As the current candidates for president discuss hot-button issues with each news cycle, and the 10 Democrats debate on Thursday, one issue that isn’t getting the attention it deserves is the mental health crisis that is claiming more than 150,000 lives a year through suicides and overdoses and creating a vast ripple effect of suffering among their survivors.

This crisis is fueled by a health care system that is ill-equipped to handle mental health and substance use disorders, and magnified by leaders who lack the political will to turn words into action.

Rates of depression and anxiety, especially among young people, are higher than at any other point in history. Stigma certainly plays a role in people not getting the help they need, but access to care is often the deciding factor in whether someone has a shot at recovery. Many people can’t afford treatment due to inadequate insurance coverage and others — especially those in rural areas — often have to wait months to see a provider, if there’s even one available. How many red flags do we need to finally prioritize mental health and addiction prevention and treatment in this country?

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That’s why Mental Health for US, a nonpartisan coalition of more than 50 members that we co-chair, asked leading presidential candidates to share their thoughts on critical topics around mental health and addiction in the U.S. The survey, sent in July 2019 to candidates averaging at or above 1% in national polls tracked by RealClearPolitics, asked 11 unbiased questions focused on suicide and drug overdose, criminal justice reform, access to mental health care, and more.

Of the 13 presidential candidates invited to complete the survey, seven have responded so far: Sen. Cory Booker, Mayor Pete Buttigieg, Sen. Kamala Harris, Sen. Amy Klobuchar, former Rep. Beto O’Rourke, Sen. Bernie Sanders, and Sen. Elizabeth Warren. All provided thoughtful, solution-oriented approaches to addressing our mental health crisis and suggested policies and actions to improve access to mental health care.

It’s no surprise that plans and focus areas varied. Booker’s responses were geared toward issues such as gun reform, criminal justice reform, and expanding access to care, while Klobuchar’s responses focused more on prevention and intervention strategies that address mental health and addiction as illnesses of the brain instead of as moral failings. Warren’s responses focused on improving and expanding existing programs to address the whole continuum of care, and Harris’ responses were interested in removing barriers through telehealth to provide access to care in settings that work for Americans.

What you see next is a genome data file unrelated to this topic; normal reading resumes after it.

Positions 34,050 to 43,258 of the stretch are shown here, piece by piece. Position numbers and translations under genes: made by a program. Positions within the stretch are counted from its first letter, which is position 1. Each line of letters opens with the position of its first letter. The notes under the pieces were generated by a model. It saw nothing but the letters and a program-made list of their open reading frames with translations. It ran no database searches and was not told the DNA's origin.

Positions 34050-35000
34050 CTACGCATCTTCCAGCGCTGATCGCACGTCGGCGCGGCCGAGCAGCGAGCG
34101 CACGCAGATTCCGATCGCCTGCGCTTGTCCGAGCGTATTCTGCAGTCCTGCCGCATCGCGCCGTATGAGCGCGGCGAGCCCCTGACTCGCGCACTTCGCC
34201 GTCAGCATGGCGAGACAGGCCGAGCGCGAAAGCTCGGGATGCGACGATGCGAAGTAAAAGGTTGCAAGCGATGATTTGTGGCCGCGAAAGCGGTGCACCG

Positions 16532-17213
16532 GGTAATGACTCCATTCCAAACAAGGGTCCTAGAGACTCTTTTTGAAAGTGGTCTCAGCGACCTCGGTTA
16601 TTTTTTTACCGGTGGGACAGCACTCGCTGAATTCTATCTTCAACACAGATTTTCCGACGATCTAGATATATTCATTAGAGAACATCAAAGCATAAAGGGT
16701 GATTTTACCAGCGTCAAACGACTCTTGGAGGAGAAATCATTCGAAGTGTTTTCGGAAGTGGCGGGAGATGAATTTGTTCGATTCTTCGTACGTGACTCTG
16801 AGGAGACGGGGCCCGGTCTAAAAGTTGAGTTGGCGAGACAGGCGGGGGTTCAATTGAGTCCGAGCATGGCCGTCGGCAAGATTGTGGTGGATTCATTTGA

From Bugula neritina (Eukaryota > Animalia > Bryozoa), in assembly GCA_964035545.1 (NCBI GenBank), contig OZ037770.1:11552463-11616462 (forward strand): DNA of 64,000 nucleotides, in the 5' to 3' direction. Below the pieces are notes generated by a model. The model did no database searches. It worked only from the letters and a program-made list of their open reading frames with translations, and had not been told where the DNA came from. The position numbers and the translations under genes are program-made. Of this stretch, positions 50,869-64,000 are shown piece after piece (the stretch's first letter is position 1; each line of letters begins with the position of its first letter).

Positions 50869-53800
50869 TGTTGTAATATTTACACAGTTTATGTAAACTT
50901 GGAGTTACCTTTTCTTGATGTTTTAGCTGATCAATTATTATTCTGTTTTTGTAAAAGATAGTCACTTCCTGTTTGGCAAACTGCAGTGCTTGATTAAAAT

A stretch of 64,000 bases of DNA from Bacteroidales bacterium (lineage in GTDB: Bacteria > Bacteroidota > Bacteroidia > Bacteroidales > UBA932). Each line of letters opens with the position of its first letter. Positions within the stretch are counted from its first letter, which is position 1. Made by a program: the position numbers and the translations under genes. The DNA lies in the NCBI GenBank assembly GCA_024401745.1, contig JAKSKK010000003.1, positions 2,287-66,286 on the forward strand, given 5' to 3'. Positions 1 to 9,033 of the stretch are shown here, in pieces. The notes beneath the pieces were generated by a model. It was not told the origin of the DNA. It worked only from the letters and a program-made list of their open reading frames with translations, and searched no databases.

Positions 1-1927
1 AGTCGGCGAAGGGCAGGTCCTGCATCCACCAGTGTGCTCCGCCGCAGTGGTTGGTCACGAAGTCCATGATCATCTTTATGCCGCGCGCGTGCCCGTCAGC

Although multiple respondents mentioned “Medicare for All” options as solutions to increasing access to care in rural and underserved populations, Sanders used it as the primary avenue to expand treatment services. And while Buttigieg echoed the sentiments of other respondents, his responses were grounded in the importance of community and the need to overcome stigma as a barrier to care. O’Rourke’s responses particularly focused on the rising suicide rates and kept veterans and the Veterans Health Administration top of mind when addressing deaths of despair.

Each respondent expressed support for expanding and protecting mental health care services for youths, veterans, racial and ethnic minorities, and other underserved populations. Some actions were proposed by all of the respondents, such as holding pharmaceutical companies responsible for the opioid epidemic, expanding resources for teens and youth, and decriminalizing (to varying degrees) mental health and addiction.

You can read each candidate’s complete response here.

As former legislators and as Americans with firsthand experience of the toll that mental health and addiction can take on individuals, families, and communities, we are pleased that seven presidential candidates took the time to respond and get their plans in front of voters. But the conversation can’t end here. We encourage all policymakers and candidates to view the Mental Health for US policy platform and see what Americans agree are solutions to confronting head on our mental health crisis.